Dreamy pop colours and unique designs, Shrimps are re-imagining faux- fur, for the better.
Fur is one of those words that you can barely utter without finding yourself in the middle of a heated debate. Try saying it in Sainsbury’s or on the night bus, and you’ll no doubt end up chairing your own panel on ethics. But as fur finds its way back on to the runway in increasingly diverse ways (fur Mohicans at Fendi, remember?) other ways of engaging with the debate are slowly beginning to emerge. While fur has always been considered a luxury reserved for the 1%, now it’s for everybody. Well, sort of. Hannah Weiland, of luxury faux-fur line Shrimps, wants to bring all things soft and furry to a new audience, and she’s leaving behind any of the stigma. “I could never work with real fur, I grew up with so many animals I couldn’t do it, I always dreamed of coloured faux-fur instead.
For Hannah, the reasons span from personal ethics (though she has no problem with other people wearing the real thing) to practicality. “Why wear real fur? This doesn’t malt, if you get caught in the rain it doesn’t matt or collect that musty smell, it doesn’t rip.” After deciding she wanted to make a Breton stripe coat in her final year of LCF, Weiland sourced the softest, glossiest faux fur she could get her hands on, so good in fact, that people often refuse to believe it’s legit. “When I got all the swatches in I had to double check it was fake, I rang the manufacturers to double and triple check because it was just so soft. I get people tweeting me like ‘you’ve been tricked this isn’t faux I can tell by the different length and way it blows in a circle’ and I’m like ‘erm, do you want to come to the factory and see?!’”
Orange and hot pink faux fur Doris coat by SHRIMPS AW13, green cotton trousers and yellow converse from a selection at ROKIT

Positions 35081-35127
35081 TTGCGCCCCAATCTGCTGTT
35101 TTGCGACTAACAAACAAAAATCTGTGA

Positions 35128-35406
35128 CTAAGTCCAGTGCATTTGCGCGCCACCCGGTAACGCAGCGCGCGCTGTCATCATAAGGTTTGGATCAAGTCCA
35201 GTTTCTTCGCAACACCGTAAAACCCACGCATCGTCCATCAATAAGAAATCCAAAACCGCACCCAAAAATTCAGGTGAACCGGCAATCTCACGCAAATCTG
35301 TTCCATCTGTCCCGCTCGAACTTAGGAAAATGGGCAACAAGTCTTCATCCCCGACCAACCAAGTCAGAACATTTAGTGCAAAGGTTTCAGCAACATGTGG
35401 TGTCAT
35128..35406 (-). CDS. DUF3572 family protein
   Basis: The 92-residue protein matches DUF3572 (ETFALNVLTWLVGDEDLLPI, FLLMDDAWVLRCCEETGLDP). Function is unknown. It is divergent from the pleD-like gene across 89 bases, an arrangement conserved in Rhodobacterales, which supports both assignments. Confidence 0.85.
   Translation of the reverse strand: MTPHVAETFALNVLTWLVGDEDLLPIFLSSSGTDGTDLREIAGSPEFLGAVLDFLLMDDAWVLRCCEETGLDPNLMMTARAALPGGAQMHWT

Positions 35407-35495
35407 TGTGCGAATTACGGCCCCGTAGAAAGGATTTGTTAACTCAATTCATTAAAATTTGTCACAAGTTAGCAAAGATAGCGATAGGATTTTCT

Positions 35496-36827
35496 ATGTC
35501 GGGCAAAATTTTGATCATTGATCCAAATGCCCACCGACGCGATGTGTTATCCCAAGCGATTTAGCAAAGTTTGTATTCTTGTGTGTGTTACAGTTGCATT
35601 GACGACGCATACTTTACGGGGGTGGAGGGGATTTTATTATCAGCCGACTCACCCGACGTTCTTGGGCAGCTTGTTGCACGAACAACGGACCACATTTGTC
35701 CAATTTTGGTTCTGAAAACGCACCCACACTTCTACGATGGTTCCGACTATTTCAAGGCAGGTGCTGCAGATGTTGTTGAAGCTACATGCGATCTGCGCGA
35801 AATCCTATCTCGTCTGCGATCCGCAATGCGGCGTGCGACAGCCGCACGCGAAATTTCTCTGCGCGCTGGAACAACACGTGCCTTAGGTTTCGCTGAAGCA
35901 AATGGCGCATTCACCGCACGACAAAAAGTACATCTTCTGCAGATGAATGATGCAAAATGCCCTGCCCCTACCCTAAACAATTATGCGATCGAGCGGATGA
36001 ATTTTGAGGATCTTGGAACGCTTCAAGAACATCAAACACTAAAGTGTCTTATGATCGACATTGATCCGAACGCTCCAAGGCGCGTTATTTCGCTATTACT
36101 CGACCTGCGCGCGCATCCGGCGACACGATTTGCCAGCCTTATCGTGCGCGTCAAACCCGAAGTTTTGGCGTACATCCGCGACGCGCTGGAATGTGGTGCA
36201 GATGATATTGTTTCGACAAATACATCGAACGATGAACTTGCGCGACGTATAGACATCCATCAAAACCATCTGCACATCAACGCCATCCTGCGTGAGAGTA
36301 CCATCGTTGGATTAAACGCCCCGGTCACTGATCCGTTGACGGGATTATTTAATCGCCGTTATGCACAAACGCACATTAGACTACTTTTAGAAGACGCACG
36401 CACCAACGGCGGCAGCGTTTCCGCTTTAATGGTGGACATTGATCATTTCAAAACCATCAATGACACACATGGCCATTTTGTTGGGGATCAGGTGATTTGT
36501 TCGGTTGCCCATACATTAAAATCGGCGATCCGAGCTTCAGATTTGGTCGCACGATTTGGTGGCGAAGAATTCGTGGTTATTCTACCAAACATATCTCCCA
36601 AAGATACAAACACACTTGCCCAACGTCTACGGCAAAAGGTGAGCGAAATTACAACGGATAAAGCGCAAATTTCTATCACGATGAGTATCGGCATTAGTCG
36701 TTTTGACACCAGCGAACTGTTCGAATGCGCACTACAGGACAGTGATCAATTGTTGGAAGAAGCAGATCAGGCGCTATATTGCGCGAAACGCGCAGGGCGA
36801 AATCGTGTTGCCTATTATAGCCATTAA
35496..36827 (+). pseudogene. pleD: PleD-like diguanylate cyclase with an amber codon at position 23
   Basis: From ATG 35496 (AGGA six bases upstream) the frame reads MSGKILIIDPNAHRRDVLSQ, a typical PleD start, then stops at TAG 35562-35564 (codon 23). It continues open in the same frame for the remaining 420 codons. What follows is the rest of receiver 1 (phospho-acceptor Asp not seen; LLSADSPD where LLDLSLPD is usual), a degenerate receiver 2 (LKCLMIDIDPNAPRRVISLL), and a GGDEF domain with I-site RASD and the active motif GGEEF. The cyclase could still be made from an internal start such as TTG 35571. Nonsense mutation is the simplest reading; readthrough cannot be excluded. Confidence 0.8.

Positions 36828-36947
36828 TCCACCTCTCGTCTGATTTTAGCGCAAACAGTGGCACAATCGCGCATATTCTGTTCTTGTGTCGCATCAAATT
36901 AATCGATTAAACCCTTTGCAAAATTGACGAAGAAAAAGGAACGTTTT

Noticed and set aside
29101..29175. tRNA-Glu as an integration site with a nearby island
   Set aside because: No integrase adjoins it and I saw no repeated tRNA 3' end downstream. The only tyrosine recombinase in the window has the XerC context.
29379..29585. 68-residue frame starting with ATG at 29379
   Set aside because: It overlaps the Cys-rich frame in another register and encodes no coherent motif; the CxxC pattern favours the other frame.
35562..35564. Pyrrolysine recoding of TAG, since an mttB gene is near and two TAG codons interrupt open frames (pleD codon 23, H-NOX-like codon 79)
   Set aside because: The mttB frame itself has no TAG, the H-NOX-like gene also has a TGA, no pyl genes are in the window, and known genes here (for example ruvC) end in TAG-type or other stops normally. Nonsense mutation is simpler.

Now into her second season and finding herself at the head of a fully-fledged business (Natalie Massanet of Net-a- Porter is famously a big fan) Weiland’s bold orange and blue coats have become a permanent fixture on the shoulders of London fashion pin-ups like Adwoa Aboah, Susie Bubble, and long-time supporter Laura Bailey. She’s been welcomed in to the industry by stylists, stockists, and editors alike, something many brands strive years to achieve. “It’s been really amazing, I actually met Natalie the other day, I went up to her and said ‘I’m Hannah from Shrimps!’ and she just hugged me and was like ‘we all love you!’ Net-a-Porter are obviously a huge global business, so we had no idea what they were going to be like and they’ve been so supportive.”
That’s not to say success fell into her lap over night, after having her first samples made Hannah set her sights on Avenue 32, “I tried to email them a few times but obviously everyone’s busy and no one knew who I was. Then I walked a sample round on a really hot day and they were like ‘can you tell me the wholesale price?’ and I was like ‘well… I think it’s this,’ when they said they were going to buy into it I was so shocked.”
Going from unanswered emails to having features on her coats and clutches everywhere from Vanity Fair to The Times can’t have been any less shocking, but despite the constant press, Hannah’s main focus remains firmly on her next collection (for AW14). “I’m quite colour obsessed, when I’m thinking of my initial ideas I look through art books and at my favourite paintings. All of my favourite artists use really amazing colours; I’m obsessed with Matisse, and Van Gough, that navy blue and yellow!” On top of the wonderfully heady striped oranges, pinks and blues, Hannah has introduced navy blue for the collection, meaning you’re going to want one even if colour isn’t necessarily your thing. “Faux fur can be for every customer, even really high-end customers, and because it’s outerwear the age range is really varied – there’s everyone from 18 to 90-year-olds. My nana loves them!”
Navy and cream Wilma coat by SHRIMPS SS14 and black plastic sunglasses from a selection at ROKIT.
Words: Bertie Brandes